Interest Rates are Interesting!

Interest rates certainly make for an interesting read!

Interest rates!

We all have heard of them and surely we all know what they are!

Ok, so quickly, lemme pose a question to you:

What are interest rates?

“Interest rates are return on investments and they compound!” – All you investor types are shouting

“Interest rates are what banks charge you when you borrow money from them” – All you banker types insist

“Interest rates reflect the appropriate compensation for the use of money so that it doesn’t lose its value in the face of inflation” – Grumble all you economist types

Well, guess what, you are all correct!

If you aren’t an investor, banker, economist or individual with an inkling of how the financial system works, let’s make this simple:

Interest is the additional value that the lender makes when lending money to the borrower.

So let’s use a really simple example:

Johnny puts $1,000 in a term deposit with a bank. Term deposits are bank accounts you put money into for a minimum period of at least 6 months or 1 year and can go up to 5 to 7 years. This means that Johnny is putting his money away for some time and won’t be touching it. Let’s say that in this example, Johnny is putting his money in a 1 year term deposit.

So recall our previous lesson about how money loses value over time? Since Johnny is putting his money away in the bank for some time, he wants to make sure his money doesn’t lose its value. To compensate for this the bank gives him a sweet interest rate of 4%.  This 4% is calculated off the money balance in the term deposit. So, 4% of $1,000 is:

4% X $1,000 = $40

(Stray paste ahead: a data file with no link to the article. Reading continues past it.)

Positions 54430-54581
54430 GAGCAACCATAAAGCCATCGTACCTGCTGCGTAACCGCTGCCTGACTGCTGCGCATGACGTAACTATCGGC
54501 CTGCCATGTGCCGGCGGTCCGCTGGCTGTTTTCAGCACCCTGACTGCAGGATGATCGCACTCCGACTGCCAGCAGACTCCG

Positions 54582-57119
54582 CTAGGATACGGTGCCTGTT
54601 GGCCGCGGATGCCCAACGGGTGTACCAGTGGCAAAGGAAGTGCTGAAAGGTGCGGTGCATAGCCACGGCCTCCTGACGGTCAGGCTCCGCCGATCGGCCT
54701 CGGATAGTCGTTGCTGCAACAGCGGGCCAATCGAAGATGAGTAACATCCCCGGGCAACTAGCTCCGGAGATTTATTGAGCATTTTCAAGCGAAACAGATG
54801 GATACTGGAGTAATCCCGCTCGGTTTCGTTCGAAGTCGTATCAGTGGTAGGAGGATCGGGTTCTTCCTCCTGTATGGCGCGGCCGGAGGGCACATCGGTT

This means that at the end of the 1 year, Johnny’s $1,000 will be $1040.

You see, when Johnny deposits money with the bank, what he is doing is that he is effectively lending the bank money. The bank then has to compensate him with additional value (interest) to cover inflation and the general decrease over the time value of money.

This works in reverse as well, when banks lend money to people or businesses, they charge an interest rate so that we (the borrowers) compensate them with additional value to cover inflation and the general decrease over the time value of money. This interest rate that borrowers pay to the bank is a form of expense and is totally tax-deductible!

Banks will always charge more interest on their loans than they would give on their deposits because as a business, the interest charged on their loans is their main way of making income (remember income?) to pay their expenses and make a profit!

The following picture best describes how banks work and how they use interest rates to make money:

Banks take money from depositors when they open up bank accounts, they then lend that same money to anyone who wants to borrow money. They charge an interest on the loan they make to the borrower and then pay (a much lower) interest to the depositor (that is assuming that depositors even open up an account that pays interest!) – sneaky!

Interest rates can also be described as a type of ‘Return on Investment’ (ROI). Lending money to someone is a form of investment as you expect that whatever money you lend to them will be paid back with interest (thus giving you a nice return!).

Pictured: How loans work

So there you go: Interest rates are quite interesting and now you can talk to your show-off ‘Invest-Or’ brother in law about how interest rates really work. Hah!

You might have some questions about the government lowering/raising interest rates in order to stimulate the economy or whatever, but let’s leave the lesson here for today and come back to that in a future date. : D

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